In this age of brand-enhanced, franchise-fattening "media events," when inane sequels, incomprehensible prequels and unjustifiable remakes seem to be replacing original films like the pods replaced the real people in "Invasion of the Body Snatchers" (which, by the way, is being remade for the third time), there may be scant room for a film like "Before Sunset."
A sequel to "Before Sunrise" (1995), which chronicled the dusk-to-dawn romance of a listless American boy and the Parisian student he meets on a train outside Vienna, "Before Sunset" picks up with the characters, now in their early 30s, in Paris. Jesse (Ethan Hawke), now a married author whose bestselling first novel is about their night together, and Celine (Julie Delpy), still a Parisian, have not seen or spoken to each other since. From the first moments, it's clear they have both been pining away all that time. Then they talk, for the better part of the next 80 minutes. That's the movie.
Shot in 15 days on location in Paris, co-written by the stars and the director, Richard Linklater, and taking place in real time, "Before Sunset," which screens Wednesday evening at the ArcLight Cinerama Dome during the Los Angeles Film Festival before opening in theaters July 2, is more purely naturalistic than its precursor -- which was pretty naturalistic -- and even more of a commercial oddity.
"We think we're the lowest-grossing film to ever spawn a sequel," Linklater said of "Before Sunrise," which made $5.5 million domestically. (His last film, the Jack Black comedy "School of Rock," made $81 million.) "There was no economic basis for it."
Basis or no, "Before Sunset" also happens to be a small gem in a summer that appears awash in yet more blinding costume jewelry.
Reminiscent of Eric Rohmer's "My Night at Maud's" and Francois Truffaut's Antoine Doinel series, it is a limpid, frankly melancholic and yet starry-eyed (who stays in love with someone they haven't seen for nine years?) look at Jesse and Celine's passage into adulthood. "Romance for realists" is how Hawke characterized it.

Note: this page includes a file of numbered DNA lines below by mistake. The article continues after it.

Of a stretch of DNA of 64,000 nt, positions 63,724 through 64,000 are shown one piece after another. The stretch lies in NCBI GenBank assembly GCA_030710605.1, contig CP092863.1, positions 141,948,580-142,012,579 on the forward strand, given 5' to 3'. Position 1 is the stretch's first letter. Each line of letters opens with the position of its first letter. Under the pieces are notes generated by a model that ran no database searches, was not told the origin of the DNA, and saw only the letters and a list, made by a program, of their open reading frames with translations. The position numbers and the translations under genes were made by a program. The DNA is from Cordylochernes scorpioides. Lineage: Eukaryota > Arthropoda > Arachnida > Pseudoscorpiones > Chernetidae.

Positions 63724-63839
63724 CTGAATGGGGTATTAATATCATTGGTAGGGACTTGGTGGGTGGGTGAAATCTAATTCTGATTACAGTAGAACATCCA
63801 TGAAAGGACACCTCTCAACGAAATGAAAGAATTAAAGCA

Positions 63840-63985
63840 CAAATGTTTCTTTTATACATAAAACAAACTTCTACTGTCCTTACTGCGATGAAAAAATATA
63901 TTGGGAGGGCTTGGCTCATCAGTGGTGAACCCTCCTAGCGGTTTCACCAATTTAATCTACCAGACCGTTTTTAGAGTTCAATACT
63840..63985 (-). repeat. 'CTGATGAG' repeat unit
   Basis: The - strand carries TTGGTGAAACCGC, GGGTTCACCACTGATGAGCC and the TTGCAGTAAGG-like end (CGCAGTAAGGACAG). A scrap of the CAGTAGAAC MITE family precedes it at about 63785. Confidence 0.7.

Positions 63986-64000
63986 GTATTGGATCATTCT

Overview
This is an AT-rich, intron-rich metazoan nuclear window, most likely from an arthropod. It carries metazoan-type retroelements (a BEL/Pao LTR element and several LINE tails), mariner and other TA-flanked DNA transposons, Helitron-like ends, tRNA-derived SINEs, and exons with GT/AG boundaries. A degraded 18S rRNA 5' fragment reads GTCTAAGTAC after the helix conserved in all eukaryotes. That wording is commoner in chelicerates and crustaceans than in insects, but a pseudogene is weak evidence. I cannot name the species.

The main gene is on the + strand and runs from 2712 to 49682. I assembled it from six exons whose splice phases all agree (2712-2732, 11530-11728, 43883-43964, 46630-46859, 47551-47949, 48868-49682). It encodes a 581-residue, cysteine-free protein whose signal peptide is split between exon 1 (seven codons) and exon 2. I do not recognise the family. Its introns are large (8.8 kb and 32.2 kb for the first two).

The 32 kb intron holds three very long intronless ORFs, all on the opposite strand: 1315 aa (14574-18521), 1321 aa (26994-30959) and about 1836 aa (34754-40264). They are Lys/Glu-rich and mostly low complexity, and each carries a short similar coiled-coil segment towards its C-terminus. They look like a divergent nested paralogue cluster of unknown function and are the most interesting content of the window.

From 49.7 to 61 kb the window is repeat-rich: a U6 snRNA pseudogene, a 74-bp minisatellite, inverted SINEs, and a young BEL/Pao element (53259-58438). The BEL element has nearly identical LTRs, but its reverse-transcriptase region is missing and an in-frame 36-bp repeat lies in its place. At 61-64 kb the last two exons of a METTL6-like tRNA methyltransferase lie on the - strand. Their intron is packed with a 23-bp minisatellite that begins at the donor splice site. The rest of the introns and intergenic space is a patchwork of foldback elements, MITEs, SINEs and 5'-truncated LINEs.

The writing process appealed to him and Delpy. In addition to acting and directing, Hawke has written two novels -- "The Hottest State" (1996) and "Ash Wednesday" (2002). He's starring in a remake of John Carpenter's '70s cult classic "Assault on Precinct 13." Delpy, discovered by Jean-Luc Godard when she was 14, writes and directs short movies and composed three of the songs in "Before Sunset." Linklater's next project will be an exercise in contrast: He's directing a big-budget adaptation of the Philip K. Dick story "A Scanner Darkly." Given that credo, the film's ambiguous ending -- does he stay in Paris or does he go home to America and his wife and child? -- seems fitting.
What follows is a brief oral history, based on phone conversations, of how and why Linklater, Hawke and Delpy conceived of this sequel and made it.
Hawke: Rick really wants to capture you -- the person, not the character. [On "Before Sunrise"] Rick asked me, "How would you get this girl off the train?" And I would try out opening lines on Julie and she would shoot them down until we got to the one that she believed would get her off a train. With Rick you're always going after a naturalism, and he leaves it up to you. He would say to us, "OK, this next scene needs to be the best scene in the movie. I don't know what's going to happen in it, but it needs to be the best scene in the movie."
Linklater: We didn't know we were going to do a sequel. It started percolating in the aftermath of "Before Sunrise," not because of others' responses but because of our own collaboration. Whenever Julie and Ethan and I were in the same city we'd get together and talk about it. It wasn't until we all worked together on "Waking Life"  that we realized we had to do it. The first one was much more of an outward-looking experience for the characters, a physical adventure into the space of Vienna. This one could have been in any city. It's all about them. My tag line through the whole movie was, "If you didn't like the first one, you'll really hate this one."
Delpy: I insisted at the end of "Before Sunrise" that Celine and Jesse agree to meet again -- otherwise it was too much of a male fantasy. On that one, the script was more solid when we began rewriting, but in this one we were able to create the characters almost from scratch again. It was much more interesting to write Celine now than then, because she has so much more of a life. I want to be a writer and director more than an actress. It makes me so, so happy directing and editing. There was no point in doing the film if I couldn't help direct, and that's what Rick wanted.